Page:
by Ben Shaw, introduction by Darla Shaw.
This is Ben’s blog. I am not high maintenance or difficult and Ben and I have been together so long we can’t imagine our life in any other way. Life is never dull or boring and something interesting is always happening to look forward to so instead of dwelling on any negatives it is about the positives.
One reason we are going to Bhutan in Dec. and January is because their gross national product is happiness. It is suppose to be the most happy place on earth, especially in the countryside where we will be.
Had an interesting talk with some of my “weird friends” that I adore. We talked about weirdar, which is like gaydar or when you are gay you can immediatly spot someone in the room with a similar persuasion. If I am at a party, giving a workshop, traveling or teaching a class, I can sense a person who is going to be more fun, open minded, and non conforming. I already had two or three students to whom I have connected with already because they march to their own drummers and see me in a similar manner. I like to encourage these students to make their mark and use their eccentricity to be very productive.
According to Dr. David Week’s research on eccentrics, most are single. Since most eccentrics are strong willed, non conformists with numerous obsessions, you can see why they might be single.
As an eccentric I fit all categories except one. That one category is being single. Not only am I married, but I have been happily married for over 50 years to probably the only man in the universe that would appreciate me for the person that I am. Below you will find Ben’s blog on what it is like living with an eccentric. - Darla Shaw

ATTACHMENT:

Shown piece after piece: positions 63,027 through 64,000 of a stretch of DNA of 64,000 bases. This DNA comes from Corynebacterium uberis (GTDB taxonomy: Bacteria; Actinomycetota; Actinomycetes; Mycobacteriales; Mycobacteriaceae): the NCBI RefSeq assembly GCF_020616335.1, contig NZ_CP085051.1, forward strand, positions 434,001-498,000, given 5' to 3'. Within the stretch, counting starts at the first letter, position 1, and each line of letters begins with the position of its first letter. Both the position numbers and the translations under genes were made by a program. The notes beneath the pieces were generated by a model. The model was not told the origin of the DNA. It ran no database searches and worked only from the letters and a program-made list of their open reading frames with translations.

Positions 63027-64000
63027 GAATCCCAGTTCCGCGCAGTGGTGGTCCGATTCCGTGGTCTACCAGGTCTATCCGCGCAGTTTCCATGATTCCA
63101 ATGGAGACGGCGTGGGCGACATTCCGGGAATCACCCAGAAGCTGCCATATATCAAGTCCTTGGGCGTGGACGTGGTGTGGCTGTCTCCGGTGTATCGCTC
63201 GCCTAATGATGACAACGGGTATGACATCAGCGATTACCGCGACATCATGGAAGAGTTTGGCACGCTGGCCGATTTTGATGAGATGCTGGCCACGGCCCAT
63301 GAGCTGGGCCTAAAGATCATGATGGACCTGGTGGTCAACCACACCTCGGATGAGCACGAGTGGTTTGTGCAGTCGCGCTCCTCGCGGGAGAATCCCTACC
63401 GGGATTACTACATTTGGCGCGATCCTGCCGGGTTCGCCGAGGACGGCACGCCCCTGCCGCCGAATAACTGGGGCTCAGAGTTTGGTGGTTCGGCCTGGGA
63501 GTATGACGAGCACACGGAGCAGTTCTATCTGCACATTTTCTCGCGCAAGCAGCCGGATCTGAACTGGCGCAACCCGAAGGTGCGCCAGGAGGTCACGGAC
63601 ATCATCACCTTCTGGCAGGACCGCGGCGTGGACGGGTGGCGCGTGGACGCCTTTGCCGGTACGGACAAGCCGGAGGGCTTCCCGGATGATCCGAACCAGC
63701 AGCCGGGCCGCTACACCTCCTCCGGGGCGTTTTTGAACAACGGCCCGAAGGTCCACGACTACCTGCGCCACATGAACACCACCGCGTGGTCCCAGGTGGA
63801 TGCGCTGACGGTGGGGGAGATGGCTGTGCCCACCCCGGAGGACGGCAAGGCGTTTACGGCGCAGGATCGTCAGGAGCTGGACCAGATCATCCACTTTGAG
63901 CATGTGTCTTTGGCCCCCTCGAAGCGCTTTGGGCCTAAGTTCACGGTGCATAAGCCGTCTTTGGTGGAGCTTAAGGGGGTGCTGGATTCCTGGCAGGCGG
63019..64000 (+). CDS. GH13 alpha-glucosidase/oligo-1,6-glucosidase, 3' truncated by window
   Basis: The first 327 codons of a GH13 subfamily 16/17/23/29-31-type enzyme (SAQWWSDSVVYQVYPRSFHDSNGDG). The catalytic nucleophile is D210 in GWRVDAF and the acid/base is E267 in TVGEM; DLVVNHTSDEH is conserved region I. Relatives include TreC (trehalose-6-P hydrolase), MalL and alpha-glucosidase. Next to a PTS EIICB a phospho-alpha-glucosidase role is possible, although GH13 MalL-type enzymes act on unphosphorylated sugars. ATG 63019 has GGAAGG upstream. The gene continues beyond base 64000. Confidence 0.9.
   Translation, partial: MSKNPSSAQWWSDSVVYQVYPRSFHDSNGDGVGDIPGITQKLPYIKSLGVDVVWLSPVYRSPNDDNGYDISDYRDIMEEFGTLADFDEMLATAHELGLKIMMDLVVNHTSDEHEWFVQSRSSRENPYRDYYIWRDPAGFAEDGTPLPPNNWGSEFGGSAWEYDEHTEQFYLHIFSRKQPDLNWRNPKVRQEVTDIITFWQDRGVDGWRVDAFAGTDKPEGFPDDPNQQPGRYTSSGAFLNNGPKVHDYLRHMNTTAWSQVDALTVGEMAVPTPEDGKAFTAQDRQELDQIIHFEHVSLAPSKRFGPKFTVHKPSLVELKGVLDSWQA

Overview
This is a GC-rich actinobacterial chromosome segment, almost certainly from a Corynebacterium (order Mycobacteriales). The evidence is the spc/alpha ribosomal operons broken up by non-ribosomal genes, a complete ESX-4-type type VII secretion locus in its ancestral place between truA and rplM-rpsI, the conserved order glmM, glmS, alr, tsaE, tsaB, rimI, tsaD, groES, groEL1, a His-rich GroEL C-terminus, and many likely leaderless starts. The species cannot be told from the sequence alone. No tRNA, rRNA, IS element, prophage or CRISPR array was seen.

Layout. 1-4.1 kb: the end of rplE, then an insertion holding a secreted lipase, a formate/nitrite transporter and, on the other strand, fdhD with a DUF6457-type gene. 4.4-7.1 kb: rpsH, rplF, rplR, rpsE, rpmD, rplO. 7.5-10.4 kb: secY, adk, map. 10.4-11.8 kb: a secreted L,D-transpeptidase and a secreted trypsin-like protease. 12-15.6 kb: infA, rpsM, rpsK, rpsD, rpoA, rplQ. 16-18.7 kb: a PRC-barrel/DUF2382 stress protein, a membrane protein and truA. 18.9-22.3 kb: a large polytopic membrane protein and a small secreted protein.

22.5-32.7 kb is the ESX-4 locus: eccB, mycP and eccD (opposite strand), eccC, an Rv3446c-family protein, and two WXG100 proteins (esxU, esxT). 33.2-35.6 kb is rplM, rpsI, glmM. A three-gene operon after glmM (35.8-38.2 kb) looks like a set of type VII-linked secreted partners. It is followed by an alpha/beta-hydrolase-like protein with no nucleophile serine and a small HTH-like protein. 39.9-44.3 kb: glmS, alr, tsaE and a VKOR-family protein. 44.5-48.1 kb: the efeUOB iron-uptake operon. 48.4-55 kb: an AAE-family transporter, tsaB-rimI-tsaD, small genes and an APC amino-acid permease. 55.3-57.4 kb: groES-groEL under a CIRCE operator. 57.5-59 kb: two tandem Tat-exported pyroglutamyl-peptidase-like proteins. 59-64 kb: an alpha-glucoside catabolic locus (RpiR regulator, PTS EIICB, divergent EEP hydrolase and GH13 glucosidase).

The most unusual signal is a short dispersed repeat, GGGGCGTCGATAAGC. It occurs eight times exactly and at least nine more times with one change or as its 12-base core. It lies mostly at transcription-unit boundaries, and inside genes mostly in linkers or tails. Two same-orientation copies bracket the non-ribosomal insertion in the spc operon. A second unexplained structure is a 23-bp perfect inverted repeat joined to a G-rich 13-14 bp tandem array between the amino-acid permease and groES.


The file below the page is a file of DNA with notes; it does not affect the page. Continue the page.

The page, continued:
“What Is It Like?”
I have been asked numerous times, “What is it like to live with my wife, Darla?” Living with her for well over 50 years shows that we have a successful and loving relationship.
The question, however, is still a complex one as we are cut from entirely different cloths. In spite of this, we both feel strong respect for each other and give each other the freedom of choice to find our own way. There is no competition in our marriage as far as taking center stage. We both have strong as well as weak attributes.
Giving each other our own space and not trying to dominate one another, pretty much sums up what we are all about. We are very happy for each other’s success.
Darla is much more aggressive than I am. I am much more laid back. We, however, both think “out of the box,” and like to be creative. Darla uses her imagination and years of experience to formulate and develop concepts and projects. I, on the other hand, visualize what I want to do and make my application through my hands and athletics. I can not always explain what I am going to do, but solutions seem to come to me through looking closely at the problem. I have to work things out on my own terms.
I also can not come up with a solution immediately. I need time to process my thoughts. Maybe this is because I am dyslexic and have trouble jumping into difficult tasks.
Darla has been very supportive of my learning style by stepping back and letting me absorb and evaluate what I need to do. I know that I need motivation and Darla has the ability to guide me through this process. Sometimes it gets frustrating for me and I tend to hold back until I feel comfortable, but she stays with me.
Darla understands my hesitation and works with me. This cooperative spirit helps build a solid foundation in our relationship. We are partners, best friends, and we have each other.
The answer to “what is it like?” I don’t see that Darla being an eccentric changes our relationship in any way. Oh, sure, we have our ups and downs like all families, but nothing like being an eccentric would ever hurt our relationship.
In fact, I don’t think of Darla as eccentric. She is just Darla and she has always been that woman that loves to create and grow. I love her clothes, the vibrant colors she wears, her costume jewelry and her compassion for others. That’s my wife of over 50 years, my best, “Bud.”